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City can't fend off region's acid rain

WHILE Shanghai is doing a better job controlling its own sulfur dioxide emissions, it suffered more instances of acid rain last year as a result of regional pollution, according to an environmental report released yesterday.

The report also showed that the city was noisier at night and its roads were dirtier last year than the year before.

The number of acid-rain incidents rose 3.6 percent in 2008 from the year before, the fifth straight year of increases, according to the annual Shanghai Environmental Bulletin.

But the city was able to cut sulfur dioxide emissions, the key component of acid rain, by 10.4 percent, after spending 42.2 billion yuan (US$6.18 billion) on overall environmental protection measures last year, around 3 percent of the local gross domestic product. The reduction goal for 2008 was 5 percent.

"Acid rain is a regional problem in a large part of the country including Shanghai," said Jiang Dahe, a professor at Tongji University's College of Environmental Science and Engineering.

Jiang explained that the city's effort to control sulfur dioxide emissions was not sufficient to offset the regional situation, adding, "Other provinces around Shanghai should join together to enforce sulfur dioxide controls to improve the environment."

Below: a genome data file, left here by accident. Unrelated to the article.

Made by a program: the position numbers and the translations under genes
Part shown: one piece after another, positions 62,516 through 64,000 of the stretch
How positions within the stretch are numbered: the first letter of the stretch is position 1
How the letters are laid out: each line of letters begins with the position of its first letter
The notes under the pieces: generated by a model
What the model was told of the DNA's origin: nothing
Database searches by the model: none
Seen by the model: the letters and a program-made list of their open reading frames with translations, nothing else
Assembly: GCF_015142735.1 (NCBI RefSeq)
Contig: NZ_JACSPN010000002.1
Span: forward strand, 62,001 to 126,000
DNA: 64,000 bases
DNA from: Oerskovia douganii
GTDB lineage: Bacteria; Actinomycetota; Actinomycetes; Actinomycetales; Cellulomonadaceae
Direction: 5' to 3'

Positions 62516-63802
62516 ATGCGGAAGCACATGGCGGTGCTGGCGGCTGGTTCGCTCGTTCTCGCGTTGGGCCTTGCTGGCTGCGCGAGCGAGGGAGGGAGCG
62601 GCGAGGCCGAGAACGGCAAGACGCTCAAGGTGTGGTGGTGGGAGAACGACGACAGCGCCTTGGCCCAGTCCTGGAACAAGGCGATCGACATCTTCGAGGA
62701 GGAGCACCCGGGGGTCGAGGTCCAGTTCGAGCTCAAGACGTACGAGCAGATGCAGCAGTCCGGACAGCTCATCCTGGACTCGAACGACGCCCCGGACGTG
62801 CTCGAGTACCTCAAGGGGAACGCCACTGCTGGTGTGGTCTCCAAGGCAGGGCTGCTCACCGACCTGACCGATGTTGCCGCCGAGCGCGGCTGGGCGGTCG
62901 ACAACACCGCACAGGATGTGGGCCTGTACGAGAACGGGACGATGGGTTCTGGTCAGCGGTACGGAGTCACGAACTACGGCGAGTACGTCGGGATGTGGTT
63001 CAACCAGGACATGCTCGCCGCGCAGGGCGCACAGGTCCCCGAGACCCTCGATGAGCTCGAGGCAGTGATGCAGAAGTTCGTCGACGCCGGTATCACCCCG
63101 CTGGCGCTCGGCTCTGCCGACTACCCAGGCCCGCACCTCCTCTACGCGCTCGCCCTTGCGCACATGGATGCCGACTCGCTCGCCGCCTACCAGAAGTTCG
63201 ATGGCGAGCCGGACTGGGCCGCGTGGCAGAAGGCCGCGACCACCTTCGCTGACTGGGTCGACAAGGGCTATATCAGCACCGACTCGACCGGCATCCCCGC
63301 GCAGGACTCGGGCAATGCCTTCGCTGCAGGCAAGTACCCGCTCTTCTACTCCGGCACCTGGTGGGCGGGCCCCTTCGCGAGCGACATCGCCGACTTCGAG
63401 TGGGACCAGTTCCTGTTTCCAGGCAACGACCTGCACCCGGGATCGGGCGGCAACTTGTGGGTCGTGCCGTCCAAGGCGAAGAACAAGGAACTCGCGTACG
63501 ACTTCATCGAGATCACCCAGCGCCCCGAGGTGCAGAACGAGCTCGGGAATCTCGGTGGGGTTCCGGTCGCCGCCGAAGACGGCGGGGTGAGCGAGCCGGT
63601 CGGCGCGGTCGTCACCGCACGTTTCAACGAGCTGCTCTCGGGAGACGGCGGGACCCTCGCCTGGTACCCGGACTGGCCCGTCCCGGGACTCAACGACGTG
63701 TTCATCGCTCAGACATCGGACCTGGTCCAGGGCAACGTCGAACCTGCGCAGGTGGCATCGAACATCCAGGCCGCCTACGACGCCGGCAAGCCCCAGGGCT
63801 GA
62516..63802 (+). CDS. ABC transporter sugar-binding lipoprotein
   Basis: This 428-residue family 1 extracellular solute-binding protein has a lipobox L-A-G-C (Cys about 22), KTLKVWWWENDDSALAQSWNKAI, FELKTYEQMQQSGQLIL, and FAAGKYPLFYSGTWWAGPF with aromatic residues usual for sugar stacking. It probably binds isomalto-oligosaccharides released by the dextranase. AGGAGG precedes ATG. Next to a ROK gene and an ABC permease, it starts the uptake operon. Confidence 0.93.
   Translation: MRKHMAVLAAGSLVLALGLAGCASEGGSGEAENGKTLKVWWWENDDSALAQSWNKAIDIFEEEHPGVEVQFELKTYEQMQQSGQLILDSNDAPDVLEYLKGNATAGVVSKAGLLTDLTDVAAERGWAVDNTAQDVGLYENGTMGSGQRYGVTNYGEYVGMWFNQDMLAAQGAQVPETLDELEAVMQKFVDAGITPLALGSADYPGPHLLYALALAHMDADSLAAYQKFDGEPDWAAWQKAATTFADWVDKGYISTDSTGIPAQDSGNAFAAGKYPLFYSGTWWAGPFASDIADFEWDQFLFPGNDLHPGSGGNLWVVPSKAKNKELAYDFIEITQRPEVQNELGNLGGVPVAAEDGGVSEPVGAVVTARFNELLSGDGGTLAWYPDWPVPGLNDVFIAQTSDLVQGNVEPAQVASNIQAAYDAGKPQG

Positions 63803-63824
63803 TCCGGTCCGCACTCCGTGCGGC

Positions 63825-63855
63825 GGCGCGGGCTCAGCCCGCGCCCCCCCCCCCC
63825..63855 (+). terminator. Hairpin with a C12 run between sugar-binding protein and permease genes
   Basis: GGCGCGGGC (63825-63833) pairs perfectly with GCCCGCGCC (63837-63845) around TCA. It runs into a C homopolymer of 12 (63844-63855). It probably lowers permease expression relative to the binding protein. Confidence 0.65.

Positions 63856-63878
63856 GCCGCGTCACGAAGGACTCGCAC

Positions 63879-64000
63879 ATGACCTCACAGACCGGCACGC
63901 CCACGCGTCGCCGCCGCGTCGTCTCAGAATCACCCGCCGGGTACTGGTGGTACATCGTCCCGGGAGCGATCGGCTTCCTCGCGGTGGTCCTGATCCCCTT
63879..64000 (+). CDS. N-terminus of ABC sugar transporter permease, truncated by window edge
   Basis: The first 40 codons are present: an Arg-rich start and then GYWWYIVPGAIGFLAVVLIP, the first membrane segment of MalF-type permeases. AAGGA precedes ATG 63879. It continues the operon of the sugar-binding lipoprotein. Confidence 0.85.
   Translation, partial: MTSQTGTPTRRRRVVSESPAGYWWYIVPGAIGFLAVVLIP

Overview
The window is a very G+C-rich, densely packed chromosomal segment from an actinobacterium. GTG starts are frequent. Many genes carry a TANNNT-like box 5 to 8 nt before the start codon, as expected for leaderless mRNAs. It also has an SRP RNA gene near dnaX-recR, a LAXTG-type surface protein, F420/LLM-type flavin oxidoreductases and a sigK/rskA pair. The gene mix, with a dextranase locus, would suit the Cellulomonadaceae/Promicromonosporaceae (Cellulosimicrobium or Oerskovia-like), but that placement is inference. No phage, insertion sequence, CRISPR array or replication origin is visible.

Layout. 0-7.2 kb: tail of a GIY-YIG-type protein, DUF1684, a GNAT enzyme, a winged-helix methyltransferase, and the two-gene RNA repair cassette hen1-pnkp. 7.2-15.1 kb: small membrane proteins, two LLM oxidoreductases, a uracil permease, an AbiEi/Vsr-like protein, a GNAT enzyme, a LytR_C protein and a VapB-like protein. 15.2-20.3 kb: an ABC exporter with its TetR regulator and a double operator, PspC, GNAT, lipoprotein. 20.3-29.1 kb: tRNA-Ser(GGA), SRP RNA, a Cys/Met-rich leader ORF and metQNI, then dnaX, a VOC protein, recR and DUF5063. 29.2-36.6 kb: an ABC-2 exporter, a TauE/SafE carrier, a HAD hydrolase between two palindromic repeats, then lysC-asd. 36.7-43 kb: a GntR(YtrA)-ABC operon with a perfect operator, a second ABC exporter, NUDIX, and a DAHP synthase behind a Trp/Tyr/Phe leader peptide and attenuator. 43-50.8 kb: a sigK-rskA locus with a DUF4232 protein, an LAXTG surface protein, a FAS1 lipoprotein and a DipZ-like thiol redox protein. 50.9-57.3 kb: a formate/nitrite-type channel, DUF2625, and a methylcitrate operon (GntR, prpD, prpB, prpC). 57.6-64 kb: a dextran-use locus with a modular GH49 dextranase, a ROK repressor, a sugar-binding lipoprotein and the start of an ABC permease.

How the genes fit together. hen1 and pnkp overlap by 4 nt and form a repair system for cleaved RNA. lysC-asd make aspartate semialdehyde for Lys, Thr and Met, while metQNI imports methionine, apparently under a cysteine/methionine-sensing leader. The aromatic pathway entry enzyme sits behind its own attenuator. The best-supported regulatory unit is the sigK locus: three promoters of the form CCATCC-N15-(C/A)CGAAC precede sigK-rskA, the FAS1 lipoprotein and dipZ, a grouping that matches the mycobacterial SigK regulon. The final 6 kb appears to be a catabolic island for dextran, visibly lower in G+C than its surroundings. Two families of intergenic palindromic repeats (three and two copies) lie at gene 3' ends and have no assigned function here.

A total of 328 days, or 89.6 percent of the year, registered "good" or "excellent" air quality, a drop of 0.3 percent from 2007, according to the report, by the Shanghai Environmental Protection Bureau.

The study also showed that the city cut chemical oxygen demand, a key measure of water pollution, by 9.4 percent last year, compared with a goal of 4 percent.

In other measures, Shanghai failed to stay within national noise limits for the fifth consecutive year.

Last year, the citywide average noise reading during the day was 71.4 decibels, down a half decibel from the year before. The nighttime reading was 66.4db, up 0.5db. The national standards are 70db at night and 55db during the day. In comparison, a 70db level is similar to the sound of a noisy restaurant.

"The traffic noise is mainly caused by the continuous horn blowing," Jiang said.

Meanwhile, construction dust and other dirt left on city streets amounted to 22.8 tons per square kilometer each month last year, 1.7 tons more than in the previous year. As for lawbreakers, the environmental authority fined 1,394 companies and factories 37.3 million yuan last year.


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